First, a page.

We provide professional consulting for science researchers on:
- Database installation and data import (loading existing databases)
- Database design and implementation (building new databases with web site front ends)
- Database testing and performance optimization
- Database server capacity planning including defining memory, processor performance, network speed, and security requirements
- Database server deployment and operation
- Data workflows, analysis, and visualization
- Data management
“The act of processing the data, getting from the collecting stage to the
interpretation stage, can be time consuming and tedious. Shortening
the process with the Cornell Center for Advanced Computing lets me use my time more efficiently.”
Department of Statistical Science Professor
- ALFA Pulsar Studies – designed and operate large-scale archiving system for pulsar data;
provided consulting on data architecture and workflow (see Analyzing fast radio bursts case study)
- Cardiothoracic Surgery Project – developed HIPAA-protected surgical procedure database for regulatory outcome reporting and research into overall treatment outcomes (Weill Cornell Medical College)
- Maize Disease Resistance Project – ported plant breeding data from Access to SQL Server; developing a web front end for queries.
Our consulting staff can also operate as part of your research team providing computational science research support on a short-term or long-term basis, e.g., developing, maintaining, and upgrading web-database interfaces, etc.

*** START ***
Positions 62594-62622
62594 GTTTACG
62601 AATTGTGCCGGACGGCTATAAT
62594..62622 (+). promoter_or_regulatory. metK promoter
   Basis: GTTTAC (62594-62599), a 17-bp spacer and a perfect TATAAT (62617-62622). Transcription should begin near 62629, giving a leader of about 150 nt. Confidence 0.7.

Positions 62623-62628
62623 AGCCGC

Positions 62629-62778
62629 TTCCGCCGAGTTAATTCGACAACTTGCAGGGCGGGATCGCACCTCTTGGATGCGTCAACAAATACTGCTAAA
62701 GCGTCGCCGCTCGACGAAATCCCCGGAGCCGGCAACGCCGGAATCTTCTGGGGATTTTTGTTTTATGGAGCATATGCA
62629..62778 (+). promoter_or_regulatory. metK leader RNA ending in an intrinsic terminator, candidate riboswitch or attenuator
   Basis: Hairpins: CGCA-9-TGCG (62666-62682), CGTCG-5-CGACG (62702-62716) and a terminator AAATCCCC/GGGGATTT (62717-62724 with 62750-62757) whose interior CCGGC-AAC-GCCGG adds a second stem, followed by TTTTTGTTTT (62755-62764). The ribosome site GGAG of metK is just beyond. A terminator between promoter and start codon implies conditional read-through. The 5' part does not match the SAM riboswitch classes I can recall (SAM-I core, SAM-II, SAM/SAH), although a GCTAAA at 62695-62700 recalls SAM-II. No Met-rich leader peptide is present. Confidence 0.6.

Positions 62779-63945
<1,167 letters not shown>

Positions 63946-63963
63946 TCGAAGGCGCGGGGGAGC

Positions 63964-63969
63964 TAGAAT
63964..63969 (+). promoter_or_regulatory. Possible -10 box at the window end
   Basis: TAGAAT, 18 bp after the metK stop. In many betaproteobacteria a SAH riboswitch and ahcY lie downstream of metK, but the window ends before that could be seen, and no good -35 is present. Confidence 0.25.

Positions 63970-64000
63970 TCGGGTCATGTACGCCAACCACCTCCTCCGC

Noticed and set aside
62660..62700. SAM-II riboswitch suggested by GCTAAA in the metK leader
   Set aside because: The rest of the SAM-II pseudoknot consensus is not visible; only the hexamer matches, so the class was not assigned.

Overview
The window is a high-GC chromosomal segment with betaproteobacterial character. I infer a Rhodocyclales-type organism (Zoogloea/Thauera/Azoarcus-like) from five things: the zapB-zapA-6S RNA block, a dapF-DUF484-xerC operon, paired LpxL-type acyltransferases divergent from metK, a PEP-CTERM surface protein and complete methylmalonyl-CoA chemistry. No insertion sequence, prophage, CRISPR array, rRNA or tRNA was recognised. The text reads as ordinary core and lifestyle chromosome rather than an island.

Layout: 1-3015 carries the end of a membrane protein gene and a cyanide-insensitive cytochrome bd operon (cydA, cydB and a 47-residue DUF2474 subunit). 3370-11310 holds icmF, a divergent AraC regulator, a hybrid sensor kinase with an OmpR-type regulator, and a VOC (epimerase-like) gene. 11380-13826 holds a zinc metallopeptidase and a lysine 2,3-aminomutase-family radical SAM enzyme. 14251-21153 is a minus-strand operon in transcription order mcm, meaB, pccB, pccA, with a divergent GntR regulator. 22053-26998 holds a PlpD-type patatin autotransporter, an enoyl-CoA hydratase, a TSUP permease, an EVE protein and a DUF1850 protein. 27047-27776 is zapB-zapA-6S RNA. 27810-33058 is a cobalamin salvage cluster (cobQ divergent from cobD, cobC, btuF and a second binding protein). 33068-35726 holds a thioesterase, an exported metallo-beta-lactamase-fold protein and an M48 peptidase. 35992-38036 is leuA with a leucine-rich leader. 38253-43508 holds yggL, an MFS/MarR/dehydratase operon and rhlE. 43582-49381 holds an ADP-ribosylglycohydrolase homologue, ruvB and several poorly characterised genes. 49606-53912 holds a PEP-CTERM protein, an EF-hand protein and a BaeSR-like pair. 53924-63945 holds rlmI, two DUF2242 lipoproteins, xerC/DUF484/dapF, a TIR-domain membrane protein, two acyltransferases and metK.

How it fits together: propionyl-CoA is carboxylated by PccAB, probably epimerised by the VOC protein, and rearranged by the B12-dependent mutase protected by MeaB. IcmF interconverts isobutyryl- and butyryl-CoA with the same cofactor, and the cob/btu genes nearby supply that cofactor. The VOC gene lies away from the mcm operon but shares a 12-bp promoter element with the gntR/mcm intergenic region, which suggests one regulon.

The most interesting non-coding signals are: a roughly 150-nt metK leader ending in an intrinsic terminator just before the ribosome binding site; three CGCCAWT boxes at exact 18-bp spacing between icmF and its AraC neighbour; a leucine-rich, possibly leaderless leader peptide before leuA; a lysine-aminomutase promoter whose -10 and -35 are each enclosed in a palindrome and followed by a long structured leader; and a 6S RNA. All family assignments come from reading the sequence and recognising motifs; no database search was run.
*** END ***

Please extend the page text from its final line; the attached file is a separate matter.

if you are interested in database or data-related consulting.
For rates, visit how to start a project.
Visit services available to learn more about related services, e.g., high-performance computing services (including web hosting for research applications), storage services, and consulting.
“The collection, analysis and curation of data are critical components of research. Our expertise and experience in working with researchers on the handling of scientific data to enable scientific workflows includes: designing and managing large, sophisticated databases which reflect the semantics of the data; automated collection, organization and curation of scientific datasets; integration of data management into scientific pipelines; cooperating with researchers to enhance funding proposals, including writing data management plans; and distribution of data and data products to research consortia, the scientific community and the public.”
Adam Brazier, CAC Consultant